FTSE hits 31-month high on first close of 2011

LONDON saw a storming start to 2011 as the FTSE moved above the 6,000 level in the year’s first trading session to close at a 31-month high.

The FTSE 100 moved up 1.9 per cent or 113.93 points to close at 6,013.87, its highest level since June 2008, buoyed by rises on US and European exchanges on Monday when the LSE closed.

Oil giant BP was the biggest riser, up 5.9 per cent to 492.9p, alongside strong gains from British Airways (up 4.92 per cent to 285.9p), Barclays (up 4.2 per cent to 272.8p) and RBS (up 4.12 per cent to 40.7p).

“Helping the bullish side was newspaper speculation that BP had been a possible bid target in the past year for sector stable-mate Shell. Although some saw this as old news, it didn’t dampen the appetite for index heavyweight BP, pushing the share price out to seven-month highs,” said Yusuf Heusen, senior sales trader at IG Index.

RBS was boosted by Exane BNP Paribas upgrading the stock to its ‘outperform’ rating after losing five per cent of its value over the Christmas period.

Barclays and Lloyds also benefited as worries over euro zone sovereign debt faded further into the background.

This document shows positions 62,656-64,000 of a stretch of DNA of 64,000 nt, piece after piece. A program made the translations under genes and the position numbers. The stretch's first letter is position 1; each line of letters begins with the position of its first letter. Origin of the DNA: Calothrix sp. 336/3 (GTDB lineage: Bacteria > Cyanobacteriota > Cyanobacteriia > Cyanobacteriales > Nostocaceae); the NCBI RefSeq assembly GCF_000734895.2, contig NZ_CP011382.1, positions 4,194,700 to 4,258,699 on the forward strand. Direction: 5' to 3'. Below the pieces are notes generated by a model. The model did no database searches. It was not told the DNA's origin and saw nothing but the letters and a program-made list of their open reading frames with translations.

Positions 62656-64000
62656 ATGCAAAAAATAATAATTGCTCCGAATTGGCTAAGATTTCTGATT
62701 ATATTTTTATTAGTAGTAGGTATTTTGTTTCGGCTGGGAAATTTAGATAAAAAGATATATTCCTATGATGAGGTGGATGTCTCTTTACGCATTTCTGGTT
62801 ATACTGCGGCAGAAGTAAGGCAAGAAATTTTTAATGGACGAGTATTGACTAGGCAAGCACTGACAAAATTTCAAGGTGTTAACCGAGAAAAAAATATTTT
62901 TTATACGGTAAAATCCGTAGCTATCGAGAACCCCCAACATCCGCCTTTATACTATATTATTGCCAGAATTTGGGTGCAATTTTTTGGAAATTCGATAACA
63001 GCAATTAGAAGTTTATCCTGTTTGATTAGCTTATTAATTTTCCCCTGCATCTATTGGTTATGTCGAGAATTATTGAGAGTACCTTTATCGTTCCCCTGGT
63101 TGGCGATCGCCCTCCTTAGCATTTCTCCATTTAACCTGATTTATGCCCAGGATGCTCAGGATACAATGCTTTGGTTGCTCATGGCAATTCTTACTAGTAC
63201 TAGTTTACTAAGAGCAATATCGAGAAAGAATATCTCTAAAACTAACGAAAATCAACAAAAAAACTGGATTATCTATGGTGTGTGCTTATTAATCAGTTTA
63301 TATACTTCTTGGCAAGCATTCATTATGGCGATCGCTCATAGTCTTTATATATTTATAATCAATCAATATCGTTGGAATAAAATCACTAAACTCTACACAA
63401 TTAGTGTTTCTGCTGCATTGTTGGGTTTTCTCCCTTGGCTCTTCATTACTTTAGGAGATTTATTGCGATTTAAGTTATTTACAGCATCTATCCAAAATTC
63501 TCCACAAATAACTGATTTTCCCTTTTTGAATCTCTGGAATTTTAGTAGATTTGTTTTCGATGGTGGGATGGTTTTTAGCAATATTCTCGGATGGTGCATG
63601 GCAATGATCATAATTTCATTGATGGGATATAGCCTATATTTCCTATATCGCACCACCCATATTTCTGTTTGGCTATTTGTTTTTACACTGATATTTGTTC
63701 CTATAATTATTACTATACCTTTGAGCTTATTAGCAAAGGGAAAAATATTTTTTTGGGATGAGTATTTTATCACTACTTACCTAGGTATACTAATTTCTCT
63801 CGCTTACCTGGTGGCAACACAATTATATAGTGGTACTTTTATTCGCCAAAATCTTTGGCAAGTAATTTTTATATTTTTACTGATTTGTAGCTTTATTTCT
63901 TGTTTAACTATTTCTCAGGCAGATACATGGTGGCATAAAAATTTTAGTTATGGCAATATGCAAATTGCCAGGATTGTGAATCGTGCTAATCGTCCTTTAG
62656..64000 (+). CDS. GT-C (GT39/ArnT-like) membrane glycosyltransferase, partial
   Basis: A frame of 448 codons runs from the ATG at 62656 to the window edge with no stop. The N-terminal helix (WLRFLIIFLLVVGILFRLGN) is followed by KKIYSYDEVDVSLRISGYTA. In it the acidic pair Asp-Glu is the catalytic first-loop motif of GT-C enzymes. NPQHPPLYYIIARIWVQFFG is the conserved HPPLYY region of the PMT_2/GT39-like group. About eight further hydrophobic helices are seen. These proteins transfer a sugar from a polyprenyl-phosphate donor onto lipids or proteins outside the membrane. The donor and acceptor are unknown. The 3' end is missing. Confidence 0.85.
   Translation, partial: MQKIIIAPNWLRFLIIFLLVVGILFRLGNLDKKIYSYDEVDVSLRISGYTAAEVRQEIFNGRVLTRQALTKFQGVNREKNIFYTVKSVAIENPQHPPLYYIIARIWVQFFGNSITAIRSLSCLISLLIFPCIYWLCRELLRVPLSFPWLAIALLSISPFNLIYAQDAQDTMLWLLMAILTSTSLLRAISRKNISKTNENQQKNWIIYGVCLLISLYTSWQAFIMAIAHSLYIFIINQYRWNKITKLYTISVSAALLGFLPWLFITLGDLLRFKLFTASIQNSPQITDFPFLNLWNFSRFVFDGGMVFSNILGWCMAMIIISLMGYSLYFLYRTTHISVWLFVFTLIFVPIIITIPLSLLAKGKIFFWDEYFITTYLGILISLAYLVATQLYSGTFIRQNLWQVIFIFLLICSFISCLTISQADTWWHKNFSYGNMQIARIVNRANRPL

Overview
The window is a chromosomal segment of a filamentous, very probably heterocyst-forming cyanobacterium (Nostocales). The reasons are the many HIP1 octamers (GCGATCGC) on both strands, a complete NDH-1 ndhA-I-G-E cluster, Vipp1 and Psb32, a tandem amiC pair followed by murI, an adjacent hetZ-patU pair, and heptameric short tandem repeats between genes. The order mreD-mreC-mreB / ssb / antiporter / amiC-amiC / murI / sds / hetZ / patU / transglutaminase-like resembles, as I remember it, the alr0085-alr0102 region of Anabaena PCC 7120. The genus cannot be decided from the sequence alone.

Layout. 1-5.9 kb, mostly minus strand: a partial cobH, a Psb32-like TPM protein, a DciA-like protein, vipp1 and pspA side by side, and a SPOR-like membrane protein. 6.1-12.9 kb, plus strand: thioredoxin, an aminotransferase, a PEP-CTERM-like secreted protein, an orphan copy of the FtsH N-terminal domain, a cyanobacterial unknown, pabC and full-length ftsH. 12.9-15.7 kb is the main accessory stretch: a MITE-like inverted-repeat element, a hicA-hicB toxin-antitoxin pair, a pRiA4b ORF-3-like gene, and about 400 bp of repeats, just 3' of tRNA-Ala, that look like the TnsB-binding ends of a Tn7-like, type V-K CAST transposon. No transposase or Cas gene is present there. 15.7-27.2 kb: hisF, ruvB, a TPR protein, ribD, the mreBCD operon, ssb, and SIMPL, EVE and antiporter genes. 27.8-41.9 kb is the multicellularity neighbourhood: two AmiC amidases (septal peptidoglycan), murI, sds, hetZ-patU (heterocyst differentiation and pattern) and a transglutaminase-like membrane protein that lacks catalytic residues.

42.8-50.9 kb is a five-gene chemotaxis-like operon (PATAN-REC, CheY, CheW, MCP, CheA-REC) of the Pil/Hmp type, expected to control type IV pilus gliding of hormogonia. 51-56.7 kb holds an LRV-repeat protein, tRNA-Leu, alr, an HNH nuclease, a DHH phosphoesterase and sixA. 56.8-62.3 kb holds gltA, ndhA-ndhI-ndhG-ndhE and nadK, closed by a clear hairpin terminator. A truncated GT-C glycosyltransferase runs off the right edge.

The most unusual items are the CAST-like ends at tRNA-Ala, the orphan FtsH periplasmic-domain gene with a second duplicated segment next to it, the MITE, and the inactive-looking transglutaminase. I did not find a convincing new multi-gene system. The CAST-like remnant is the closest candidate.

And Ocado led the risers in the FTSE 250, up 10.32 per cent to 196.7p amid expectations of a strong trading update from the online grocery delivery group next week. 

The main losers were stocks seen as defensive. Food producer AB Foods was down 1.4 per cent, while utility International Power slipped 1.5 per cent.

UK stocks gave up some of their gains in the final hours of trading in anticipation of another subdued set of minutes from the US Federal Reserve’s last meeting, due for publication after London closed.

In the US, the Fed remained sceptical about economic recovery and reiterated its support for further quantitative easing despite another strong set of manufacturing data.

Wall Street slid on poor results from supermarket groups. Shares of Supervalu fell nearly six per cent after Morgan Stanley told investors to cut holdings in the stock, saying rising food costs would crimp margins. Safeway and Whole Foods Market also lost ground.

Declines in oil and metals prices also dragged down US energy and materials shares.

The Nasdaq provisionally closed down 10.3 points or 0.38 per cent at 2681; the S&P 500 closed provisionally down 1.69 points or 0.13 per cent at 1270; while the Dow Jones industrial average provisionally closed marginally higher, up 20.43 points or 0.18 per cent, at 11,691.

Wednesday brings London further trading updates – and potential bad news – from retailers. “Tomorrow we can scrutinise a trading statement from Next and on Thursday from Burberry,” said David Buik, an analyst at inter-dealer brokers BGC Partners.

Heusen added: “There is still potential for shocks in the short-term when the major retailers unveil their Christmas trading numbers – but for now investors have been heartened by the strong start made to 2011.”